WYOMING — The Department of Interior on Jan. 20 temporarily suspended issuing new federal oil and gas permits or leases for 60 days unless approved by new appointees, to give the agency time to review existing policies.
The order, signed by Acting Interior Secretary Scott de la Vega, will momentarily pause the authorization of new drilling on federal land until new personnel assume positions and have time to evaluate the program. Before extending new leases or permits to oil and gas companies, the agency will need to obtain approval from certain officials appointed by the Biden administration.
Though conservationists considered the move in line with a change in presidential administrations, Wyoming’s political and industry leaders were quick to blast the Biden administration’s action as one that would mean fewer jobs and further economic troubles for a state already struggling through a downturn.
“Since the November election, we have known that executive orders aimed at hampering natural gas and oil production on federal lands would come fast and furious in the first days of the Biden administration,” Ryan McConnaughey, communications director for the Petroleum Association of Wyoming, said in a statement. “Yesterday’s 60-day suspension of all federal leases and permits to drill is just the start. It is unfortunate that on its first day in office, the new administration would implement policies that will slow Wyoming’s economic recovery.”
However, John Rader, a conservation advocate with the Wyoming Outdoor Council, called the order “pro forma” and typical for a new administration.
“This is a 60-day pause to review the program,” he said. “This is just an opportunity for the new administration to take a look at the program and identify issues with it. It will not bring oil and gas on public land to a halt. It only temporarily suspends new leases. Existing oil and gas leases can continue.”
According to the order, the Interior Department is temporarily suspended from issuing “onshore or offshore fossil fuel authorization, including but not limited to a lease, amendment to a lease, affinitive extension of a lease, contract or other agreement or permit to drill,” unless an action is “approved by leadership.”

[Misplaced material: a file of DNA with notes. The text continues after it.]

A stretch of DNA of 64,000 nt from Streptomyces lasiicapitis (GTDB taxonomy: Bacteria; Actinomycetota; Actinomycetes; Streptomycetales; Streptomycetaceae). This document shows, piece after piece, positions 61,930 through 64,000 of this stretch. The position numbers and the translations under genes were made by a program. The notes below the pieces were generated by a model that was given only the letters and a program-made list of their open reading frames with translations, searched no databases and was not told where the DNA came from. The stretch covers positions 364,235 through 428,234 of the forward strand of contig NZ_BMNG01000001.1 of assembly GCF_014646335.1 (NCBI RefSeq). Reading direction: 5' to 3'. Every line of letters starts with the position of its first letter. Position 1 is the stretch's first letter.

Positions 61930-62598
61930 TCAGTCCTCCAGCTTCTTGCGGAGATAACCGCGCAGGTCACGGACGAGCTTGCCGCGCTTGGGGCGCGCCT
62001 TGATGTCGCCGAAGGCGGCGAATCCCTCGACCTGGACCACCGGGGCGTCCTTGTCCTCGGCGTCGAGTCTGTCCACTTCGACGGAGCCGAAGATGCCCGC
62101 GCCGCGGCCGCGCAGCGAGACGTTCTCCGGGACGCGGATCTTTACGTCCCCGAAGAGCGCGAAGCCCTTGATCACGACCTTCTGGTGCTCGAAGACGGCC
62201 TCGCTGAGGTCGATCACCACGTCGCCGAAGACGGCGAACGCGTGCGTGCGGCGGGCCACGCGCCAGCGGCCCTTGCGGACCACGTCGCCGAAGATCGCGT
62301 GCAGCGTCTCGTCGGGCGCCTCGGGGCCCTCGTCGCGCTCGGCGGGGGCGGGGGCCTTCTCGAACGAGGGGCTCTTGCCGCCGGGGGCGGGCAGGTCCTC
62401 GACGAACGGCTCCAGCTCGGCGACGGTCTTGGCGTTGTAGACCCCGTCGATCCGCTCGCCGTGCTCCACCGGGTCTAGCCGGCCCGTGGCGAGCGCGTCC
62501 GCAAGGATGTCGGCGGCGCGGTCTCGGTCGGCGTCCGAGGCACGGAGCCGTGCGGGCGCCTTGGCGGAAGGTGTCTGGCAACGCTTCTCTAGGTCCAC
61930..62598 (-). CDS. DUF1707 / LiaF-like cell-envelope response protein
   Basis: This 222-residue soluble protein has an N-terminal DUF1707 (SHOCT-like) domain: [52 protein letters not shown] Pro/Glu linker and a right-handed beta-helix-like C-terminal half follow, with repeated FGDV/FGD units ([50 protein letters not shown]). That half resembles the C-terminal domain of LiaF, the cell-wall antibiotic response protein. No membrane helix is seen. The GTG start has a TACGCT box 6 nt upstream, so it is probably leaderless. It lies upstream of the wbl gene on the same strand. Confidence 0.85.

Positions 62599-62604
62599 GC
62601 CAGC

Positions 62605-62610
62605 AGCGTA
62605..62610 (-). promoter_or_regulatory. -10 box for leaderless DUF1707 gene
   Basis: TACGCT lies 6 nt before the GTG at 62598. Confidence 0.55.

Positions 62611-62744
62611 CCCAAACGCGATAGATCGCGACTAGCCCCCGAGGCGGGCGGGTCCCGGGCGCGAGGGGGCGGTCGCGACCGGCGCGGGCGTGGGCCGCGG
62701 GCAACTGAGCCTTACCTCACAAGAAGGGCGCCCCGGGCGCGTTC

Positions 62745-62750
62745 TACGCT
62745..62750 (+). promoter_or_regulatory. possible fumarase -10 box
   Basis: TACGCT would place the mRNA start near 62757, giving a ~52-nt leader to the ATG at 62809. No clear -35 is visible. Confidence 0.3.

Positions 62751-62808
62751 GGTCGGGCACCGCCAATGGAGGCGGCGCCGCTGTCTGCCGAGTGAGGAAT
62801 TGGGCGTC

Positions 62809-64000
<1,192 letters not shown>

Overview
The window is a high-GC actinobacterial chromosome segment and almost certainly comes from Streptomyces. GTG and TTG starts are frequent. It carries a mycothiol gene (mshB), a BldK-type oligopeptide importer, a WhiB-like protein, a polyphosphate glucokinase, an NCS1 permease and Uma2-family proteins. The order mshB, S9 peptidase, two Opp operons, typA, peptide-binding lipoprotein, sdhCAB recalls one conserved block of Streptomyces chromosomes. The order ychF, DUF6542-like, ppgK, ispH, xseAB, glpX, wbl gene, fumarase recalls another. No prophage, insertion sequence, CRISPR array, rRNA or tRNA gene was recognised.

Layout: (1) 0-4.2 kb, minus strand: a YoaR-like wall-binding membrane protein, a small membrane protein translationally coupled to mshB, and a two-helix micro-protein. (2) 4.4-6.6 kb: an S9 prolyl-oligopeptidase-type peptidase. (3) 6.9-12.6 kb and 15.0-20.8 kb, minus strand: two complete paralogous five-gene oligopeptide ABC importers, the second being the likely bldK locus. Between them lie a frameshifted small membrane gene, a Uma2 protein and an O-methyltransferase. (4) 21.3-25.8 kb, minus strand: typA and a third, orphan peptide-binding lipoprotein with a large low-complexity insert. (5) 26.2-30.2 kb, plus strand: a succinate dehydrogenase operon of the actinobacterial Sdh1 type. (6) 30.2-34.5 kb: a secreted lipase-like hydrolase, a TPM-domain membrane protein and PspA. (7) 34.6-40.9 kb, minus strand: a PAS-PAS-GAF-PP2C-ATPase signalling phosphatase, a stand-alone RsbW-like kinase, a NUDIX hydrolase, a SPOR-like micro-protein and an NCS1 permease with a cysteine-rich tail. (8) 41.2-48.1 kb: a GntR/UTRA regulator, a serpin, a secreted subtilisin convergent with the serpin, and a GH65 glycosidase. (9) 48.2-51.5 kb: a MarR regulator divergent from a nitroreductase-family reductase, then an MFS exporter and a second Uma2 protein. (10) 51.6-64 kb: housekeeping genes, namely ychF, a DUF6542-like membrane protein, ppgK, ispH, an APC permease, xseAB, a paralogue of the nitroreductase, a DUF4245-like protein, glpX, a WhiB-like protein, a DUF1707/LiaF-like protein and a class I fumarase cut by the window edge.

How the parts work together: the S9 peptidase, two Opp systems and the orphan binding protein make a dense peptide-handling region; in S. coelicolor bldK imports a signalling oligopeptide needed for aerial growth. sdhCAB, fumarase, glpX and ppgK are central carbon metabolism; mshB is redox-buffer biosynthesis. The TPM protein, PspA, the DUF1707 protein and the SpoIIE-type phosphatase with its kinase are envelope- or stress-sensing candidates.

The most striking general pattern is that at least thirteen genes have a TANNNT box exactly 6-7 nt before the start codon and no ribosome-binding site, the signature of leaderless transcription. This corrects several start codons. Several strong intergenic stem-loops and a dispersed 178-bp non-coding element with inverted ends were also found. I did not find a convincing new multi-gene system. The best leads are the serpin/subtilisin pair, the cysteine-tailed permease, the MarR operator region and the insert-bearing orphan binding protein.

In other words, no new permits or leases can be extended by the Bureau of Land Management to oil and gas companies, until approval is given by newly confirmed agency leaders.
The Bureau of Land Management, a branch of the Interior, is charged with managing 245 million surface acres of land and 700 million acres of subsurface mineral estate across the country.
Jan. 20’s order aims to give the agency time to review existing operations in an effort to ensure it upholds the “health, safety and national security matters consistent with all legal obligations and policy goals.” It also intends to honor “treaty responsibility to tribal nations and to responsibly steward the nation’s public lands, waters and resources for current and future generations.”
Attorney Shannon Anderson with the Powder River Basin Resource Council said the order signals that any new decisions need to be reviewed first by incoming officials. That means new leases or permits could still be issued, but will first need special approval.
“Those actions can continue, just with the right signatures,” Anderson said.
Nationwide, only about 10 percent of oil and gas production occurs on federal land. But in Wyoming, more than half of oil production is drilled on federal land, along with almost all, 92 percent, of natural gas.
Wyoming produces more oil and gas on federal land than almost any other state in the country, contributing 38 percent of the natural gas produced on federal land nationwide, along with 16 percent of oil production.
The Petroleum Association of Wyoming promised to undertake “all legal means at our disposal” to challenge the Biden administration’s efforts to slow natural gas and oil development.